Thibodaux Louisiana Culture
This area of Louisiana is just southwest of New Orleans and is full of adventure, spanning the islands of the Gulf of Mexico. When you head to Cajun Bayou in Louisiana, you will be immersed in the sights, sounds and tastes of Caja culture. Located just a few miles north of Baton Rouge, Louisiana and south of Broussard, it is one of our best places to experience the Cajiun lifestyle.
Take a stroll through historic Thibodaux, visit the miles of beautiful coves, stop to learn about the unspoiled history of the area, dance to Zydeco, Cajun and gospel music, and don't forget the epic fishing scene. Live music from all over Louisiana, including live jazz, country, blues, funk, soul, hip-hop and more, as well as a variety of food and beverages. Every Cajiun restaurant has a bowl of gumbo that can only be heaven - from crabs and shrimp to shrimp and grits, crab and macs and cheese.
Get a little culture out of Louisiana by visiting one of the many museums, galleries, restaurants, shops and other attractions in Thibodaux.
Read and listen and read about the history of the French Acadians in Louisiana, or alternatively you can get a T-shirt in your passport. Experience the carnival atmosphere during the processions that take place in Thibodaux in the two weeks before Shrove Tuesday, also known as Fat Tuesday. Come and see us as costumed riders parade through the streets and throw magnificent balls in New Orleans and Baton Rouge, Houma, Lafayette, Lake Charles and Shreveport.
The Jean Lafitte wetland, managed by the National Park Service, hosts special events and shows that French Academic culture is strong in Thibodaux. Get to know artifacts, exhibitions and films, talk about the exhibits and visit the AcadIAN wetlands. The Acadians Wetland National Monument and the National Historic Landscape Park (NPSL) in Lafayette, Louisiana, which has been operated as the Acadia National Wildlife Refuge for more than 100 years, are hosting a special event.
Since many of the inhabitants are descendants of a recognized tribe called the Acadians, who come from Canada, there is so much to learn about the culture of the city. The Wetlands and Acadian Culture Center in Thibodaux offers a series of videos that focus on the history of the French and Canadians who have settled in the area. The centre was designed to promote and preserve Cajun culture and heritage at the Acadia National Wildlife Refuge and is housed in a 200-seat bookshop, exhibition space and theatre. The aim is to preserve some traditions of the Caja through programme items, including walks in autumn and spring and special events.
Contrary to your opinion, the town of Thibodaux, Louisiana, is not all about adult activities. The Bayou Country Children's Museum does a great job of touching on the unique aspects of Cajun culture in the region through active play. Children also have the opportunity to learn a lot in an environment designed especially for them.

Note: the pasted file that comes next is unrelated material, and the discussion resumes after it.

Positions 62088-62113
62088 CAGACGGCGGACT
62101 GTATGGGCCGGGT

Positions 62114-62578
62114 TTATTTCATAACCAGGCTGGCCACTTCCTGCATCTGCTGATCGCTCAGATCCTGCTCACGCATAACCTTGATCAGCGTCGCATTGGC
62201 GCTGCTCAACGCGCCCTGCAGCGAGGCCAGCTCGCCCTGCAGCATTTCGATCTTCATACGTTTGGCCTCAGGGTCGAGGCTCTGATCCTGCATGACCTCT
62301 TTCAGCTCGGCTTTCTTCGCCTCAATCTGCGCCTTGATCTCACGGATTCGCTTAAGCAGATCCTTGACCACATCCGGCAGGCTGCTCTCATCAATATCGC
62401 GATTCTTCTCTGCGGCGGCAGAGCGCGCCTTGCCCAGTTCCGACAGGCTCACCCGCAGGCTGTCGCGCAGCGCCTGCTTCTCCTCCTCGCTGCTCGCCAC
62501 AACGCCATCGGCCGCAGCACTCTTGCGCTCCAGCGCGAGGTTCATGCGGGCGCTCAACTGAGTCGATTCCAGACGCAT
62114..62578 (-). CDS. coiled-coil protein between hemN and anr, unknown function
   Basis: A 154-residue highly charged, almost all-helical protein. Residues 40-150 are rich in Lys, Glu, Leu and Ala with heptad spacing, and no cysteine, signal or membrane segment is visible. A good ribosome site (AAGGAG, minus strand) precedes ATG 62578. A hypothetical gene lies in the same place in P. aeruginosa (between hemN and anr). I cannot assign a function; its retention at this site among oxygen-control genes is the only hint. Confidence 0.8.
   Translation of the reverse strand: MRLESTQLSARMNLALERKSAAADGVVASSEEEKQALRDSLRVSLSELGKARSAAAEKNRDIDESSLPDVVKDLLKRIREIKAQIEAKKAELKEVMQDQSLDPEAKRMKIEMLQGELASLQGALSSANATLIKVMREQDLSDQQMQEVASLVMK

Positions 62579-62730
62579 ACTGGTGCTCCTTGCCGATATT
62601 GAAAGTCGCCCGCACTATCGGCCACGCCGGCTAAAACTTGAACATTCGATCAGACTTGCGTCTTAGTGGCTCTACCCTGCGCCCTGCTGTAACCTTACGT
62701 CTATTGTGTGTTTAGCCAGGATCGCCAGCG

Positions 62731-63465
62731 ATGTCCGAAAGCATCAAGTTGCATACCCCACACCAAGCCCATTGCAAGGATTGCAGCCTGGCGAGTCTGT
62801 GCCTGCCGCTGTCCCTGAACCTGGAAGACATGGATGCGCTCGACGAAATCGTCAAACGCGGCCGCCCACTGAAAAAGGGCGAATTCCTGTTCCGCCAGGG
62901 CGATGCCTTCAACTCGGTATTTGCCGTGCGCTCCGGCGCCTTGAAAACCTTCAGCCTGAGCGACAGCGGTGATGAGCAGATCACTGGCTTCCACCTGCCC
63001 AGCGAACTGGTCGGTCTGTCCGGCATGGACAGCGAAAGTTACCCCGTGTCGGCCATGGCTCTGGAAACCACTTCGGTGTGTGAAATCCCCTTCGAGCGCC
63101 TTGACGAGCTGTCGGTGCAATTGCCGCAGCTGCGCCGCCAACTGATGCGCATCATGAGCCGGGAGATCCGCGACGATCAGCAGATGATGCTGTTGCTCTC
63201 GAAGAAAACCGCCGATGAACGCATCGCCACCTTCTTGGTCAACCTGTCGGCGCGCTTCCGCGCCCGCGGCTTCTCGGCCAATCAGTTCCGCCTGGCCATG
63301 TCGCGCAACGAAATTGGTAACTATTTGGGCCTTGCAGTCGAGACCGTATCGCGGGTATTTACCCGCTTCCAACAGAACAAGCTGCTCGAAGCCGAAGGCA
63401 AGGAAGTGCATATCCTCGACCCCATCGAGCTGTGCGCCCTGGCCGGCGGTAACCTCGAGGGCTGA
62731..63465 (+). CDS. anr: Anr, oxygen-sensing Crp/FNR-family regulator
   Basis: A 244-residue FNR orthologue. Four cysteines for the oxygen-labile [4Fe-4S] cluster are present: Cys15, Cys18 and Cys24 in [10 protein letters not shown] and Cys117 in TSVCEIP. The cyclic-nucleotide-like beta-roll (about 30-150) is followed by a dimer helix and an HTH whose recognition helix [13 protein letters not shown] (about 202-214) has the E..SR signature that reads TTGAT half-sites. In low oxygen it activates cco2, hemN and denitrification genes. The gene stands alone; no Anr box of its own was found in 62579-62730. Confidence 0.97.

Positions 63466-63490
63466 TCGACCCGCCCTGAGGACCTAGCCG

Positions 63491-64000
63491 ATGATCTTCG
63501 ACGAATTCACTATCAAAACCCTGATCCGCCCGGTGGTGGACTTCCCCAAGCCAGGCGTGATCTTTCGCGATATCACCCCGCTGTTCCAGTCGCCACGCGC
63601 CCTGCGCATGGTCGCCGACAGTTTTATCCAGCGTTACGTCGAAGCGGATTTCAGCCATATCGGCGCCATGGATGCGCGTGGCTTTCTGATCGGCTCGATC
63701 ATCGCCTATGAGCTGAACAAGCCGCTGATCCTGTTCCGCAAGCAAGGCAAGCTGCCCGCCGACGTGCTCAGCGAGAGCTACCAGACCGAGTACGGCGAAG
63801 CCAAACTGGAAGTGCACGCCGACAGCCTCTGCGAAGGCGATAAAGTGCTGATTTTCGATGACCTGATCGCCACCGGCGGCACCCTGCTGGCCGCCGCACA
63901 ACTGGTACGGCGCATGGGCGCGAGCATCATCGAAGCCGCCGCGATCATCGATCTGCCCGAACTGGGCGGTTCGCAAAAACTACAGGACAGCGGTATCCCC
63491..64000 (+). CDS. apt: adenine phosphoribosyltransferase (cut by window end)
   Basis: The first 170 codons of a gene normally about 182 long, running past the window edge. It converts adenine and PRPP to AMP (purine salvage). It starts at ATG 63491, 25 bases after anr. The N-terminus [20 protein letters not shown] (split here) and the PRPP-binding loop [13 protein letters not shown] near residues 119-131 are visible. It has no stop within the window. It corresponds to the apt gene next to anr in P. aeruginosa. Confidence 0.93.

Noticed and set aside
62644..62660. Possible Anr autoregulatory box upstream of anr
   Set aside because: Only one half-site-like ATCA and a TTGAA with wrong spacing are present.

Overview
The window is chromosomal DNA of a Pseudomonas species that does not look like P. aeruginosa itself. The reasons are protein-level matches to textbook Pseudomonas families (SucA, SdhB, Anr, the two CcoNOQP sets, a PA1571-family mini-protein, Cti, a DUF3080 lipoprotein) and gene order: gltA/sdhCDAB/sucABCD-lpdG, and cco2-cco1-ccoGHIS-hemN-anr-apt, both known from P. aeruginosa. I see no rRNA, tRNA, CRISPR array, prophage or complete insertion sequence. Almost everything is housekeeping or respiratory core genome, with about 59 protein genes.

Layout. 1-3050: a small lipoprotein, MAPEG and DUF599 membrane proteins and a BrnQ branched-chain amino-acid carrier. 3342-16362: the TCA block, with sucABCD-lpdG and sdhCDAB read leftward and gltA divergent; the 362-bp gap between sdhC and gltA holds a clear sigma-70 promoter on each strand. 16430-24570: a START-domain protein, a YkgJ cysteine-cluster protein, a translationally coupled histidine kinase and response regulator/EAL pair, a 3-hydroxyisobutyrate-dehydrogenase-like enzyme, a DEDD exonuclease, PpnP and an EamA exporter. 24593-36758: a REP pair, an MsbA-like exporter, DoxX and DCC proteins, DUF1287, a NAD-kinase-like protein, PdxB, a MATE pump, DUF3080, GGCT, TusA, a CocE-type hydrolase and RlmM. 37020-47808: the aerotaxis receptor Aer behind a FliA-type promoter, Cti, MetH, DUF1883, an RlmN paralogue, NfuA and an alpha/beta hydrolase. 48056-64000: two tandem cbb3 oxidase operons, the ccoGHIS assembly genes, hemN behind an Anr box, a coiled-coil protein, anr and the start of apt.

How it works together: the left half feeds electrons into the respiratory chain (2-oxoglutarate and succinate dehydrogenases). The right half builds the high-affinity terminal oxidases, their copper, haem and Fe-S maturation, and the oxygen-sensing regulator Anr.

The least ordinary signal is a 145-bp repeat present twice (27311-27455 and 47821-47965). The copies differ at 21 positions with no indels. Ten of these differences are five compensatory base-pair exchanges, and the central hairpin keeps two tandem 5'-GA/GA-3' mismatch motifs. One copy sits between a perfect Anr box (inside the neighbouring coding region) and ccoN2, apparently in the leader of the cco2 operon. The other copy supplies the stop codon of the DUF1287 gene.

The Bayou Country Children's Museum in Thibodaux combines Cajun history, education and fun and is a fantastic way to spend a day with the family. While Lafayette is the big city and capital of Cjun Country, ThibODaux transports the country to its idyllic surroundings, embracing Antebellum Manse, Bayous, cypress swamps and a charming little college. It delivers on its promise: fun, family-friendly activities for children and a great experience for adults.
The French, Spanish and Creole from New Orleans settled in Thibodaux, but in the 1790s a new culture was formed along the Bayou Lafourche. ThibODaux was soon home to the Akadian refugees who had been driven from their homes during the French Revolution and the Civil War.
Steamboats took the bait from Thibodaux to Lockport, where a road was built to reach the rest of southern Louisiana. If you want to learn more about the history of the Bayou Lafourche and its history in ThibODaux, you can head to Lockport (about half an hour south of Thibodeaux on the Louisiana-Mississippi border) to visit the center for traditional Louisiana boat building.
In collaboration with the Cajun Music Preservation Society, we offer an introduction to the history of the "Caj un Fiddle," which is offered by the Cjun musician David Greely in a mixture of lecture and musical performance. Jonathan Foret will lead the event at the South Louisiana Wetland Discover Center, guiding everyone through the process of identifying traditions that need to be passed on to future generations. Sex, Lies and Videotape "is set in Baton Rouge, where Soderbergh grew up as an LSU faculty member.
Louisiana has been under French and Spanish rule for more than a century, depending on the year, and in 1916 it took a legal step that forbade two generations from suffering because they had not learned their history. French, Catholics, and academics were welcome here, but Republican Governor William Pitt Kellogg helped the growers move the state capital of New Orleans to Baton Rouge in 1882.